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Creating a Platform-Independent System for Redeployable Documentation

Use Eclipse to create a prototypical workflow for managed documentation that is quick, clean, and effective at publishing to multiple formats and locations.

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Documentation is, often more than figuratively, as far away from development as can be. But often the only person available to write the documentation for a given artifact is the person who wrote that artifact.

The Concept of Structured Documentation for Training and Technical Content

The Darwin Information Typing Architecture (DITA) is an XML data model for authoring and, with the DITA Open Toolkit, publishing.


DITA's core benefit is structured topic authoring: a given topic, for example, installing and integrating the DITA Open Tookit, can be broken down into DITA's native taxonomy of Concept, Task, and Reference. Because DITA specifies the syntax for special kinds of semantic content, it creates a very orderly but extremely flexible system for creating documents.

In practice, DITA offers advantages to both a documentation team and an individual: it can be implemented quickly and cleanly as a tool for single-source publishing to a variety of formats including the CHM format, PDF, HTML5, and Eclipse Help.

DITA's content types and their relationships can be customized ad infinitum (see References), and new documents can be assembled together in different combinations from individual chunks of content. 

If you already have almost any flavor of Eclipse installed and working, the greater part of the foundation is already laid. Eclipse can serve as an environment to create and edit valid DITA, publish locally or deploy to a remote location, and facilitate managed collaboration via Git or Maven that translates the benefits of a development methodology to document production.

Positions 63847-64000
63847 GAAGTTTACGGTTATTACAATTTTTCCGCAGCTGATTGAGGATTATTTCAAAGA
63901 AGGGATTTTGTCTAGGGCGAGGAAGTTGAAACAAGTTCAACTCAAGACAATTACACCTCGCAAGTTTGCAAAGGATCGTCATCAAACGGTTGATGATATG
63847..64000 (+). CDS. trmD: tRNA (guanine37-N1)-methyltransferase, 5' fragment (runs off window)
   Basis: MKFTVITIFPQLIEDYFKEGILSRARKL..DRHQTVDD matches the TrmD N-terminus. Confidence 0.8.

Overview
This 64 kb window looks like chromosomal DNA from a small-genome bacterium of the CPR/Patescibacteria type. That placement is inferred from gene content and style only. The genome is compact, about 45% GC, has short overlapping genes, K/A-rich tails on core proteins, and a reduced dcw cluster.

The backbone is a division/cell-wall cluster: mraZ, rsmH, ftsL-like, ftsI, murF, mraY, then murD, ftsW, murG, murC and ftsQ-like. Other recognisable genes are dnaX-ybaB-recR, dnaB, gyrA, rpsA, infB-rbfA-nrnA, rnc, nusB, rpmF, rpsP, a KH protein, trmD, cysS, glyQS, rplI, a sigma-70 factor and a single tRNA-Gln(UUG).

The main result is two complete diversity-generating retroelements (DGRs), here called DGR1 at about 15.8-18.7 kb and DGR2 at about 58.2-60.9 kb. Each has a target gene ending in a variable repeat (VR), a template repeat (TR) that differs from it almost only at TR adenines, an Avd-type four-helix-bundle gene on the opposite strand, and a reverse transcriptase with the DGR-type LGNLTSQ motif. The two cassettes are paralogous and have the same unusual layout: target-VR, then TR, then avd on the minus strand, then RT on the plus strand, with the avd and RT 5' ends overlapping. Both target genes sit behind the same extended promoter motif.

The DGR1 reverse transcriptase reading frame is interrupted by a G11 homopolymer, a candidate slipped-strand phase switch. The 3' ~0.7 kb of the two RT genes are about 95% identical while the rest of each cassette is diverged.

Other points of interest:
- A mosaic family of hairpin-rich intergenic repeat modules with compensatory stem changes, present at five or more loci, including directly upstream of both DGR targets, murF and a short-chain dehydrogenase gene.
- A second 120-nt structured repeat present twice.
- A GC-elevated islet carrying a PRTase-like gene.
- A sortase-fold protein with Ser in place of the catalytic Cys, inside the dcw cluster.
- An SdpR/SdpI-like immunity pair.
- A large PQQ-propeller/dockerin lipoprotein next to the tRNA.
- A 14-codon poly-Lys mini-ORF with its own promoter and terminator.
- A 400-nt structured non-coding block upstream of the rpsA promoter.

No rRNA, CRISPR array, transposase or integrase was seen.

In the spirit of DITA, I'll continue the rest of this article according to DITA's native structure, Concept, Task, and Reference. For the most part, Concept was fulfilled by this first section.

Tasks to Create Prototypical Managed Documentation 

In order to get started, you'll need only two external resources:

Installing and Configuring the DITA-OT

The Open Toolkit is the publishing engine that compiles source files into whichever format you choose. 

To install the OT and supporting files:

(This task uses the names and format that the Windows version assumes)

  1. Locate the archive dita-ot-2.1.1.zip

  2. Extract all the files to C:\Program Files (x86)\DITA-OT
    (I used a versionless directory name because it makes handling transitions easier: version 1.3 of the standard is due out later this year.)

  3. Locate the archive containing the DTDs e.g., DITA1.2-dtds.zip

  4. Extract the folder containing the definitions to the root of the DITA-OT installation e.g., \DITA-OT\dtd1.2

Configure Eclipse:

In order to work with DITA in the IDE, Eclipse needs to import the DITA-OT .jar and definition files from your installation.

  1. Navigate to the Preferences window:

    • ANT > Runtime

      • Import the external jars found in \DITA-OT\lib to "Global Entries"

        (DITA-OT uses ANT to create the documentation.)

    • XML > XML CatalogImage title

      1. Add new entry. 

        The dialog presents a few choices, we'll work with those necessary to populate the catalog with the "Concept" definition, but the process is exactly the same for any and all definitions of this format.

      2. Descend to \dtd1.2\technicalContent\dtd
         in your DITA-OT installation and pick the "concept.dtd" file.
      3. Specify the key e.g., Public ID: -//OASIS//DTD DITA 1.2 Concept//EN 
        (This field does not accept totally arbitrary input; here I've used a Public ID key and provided the version of the specification I'm using. You can always use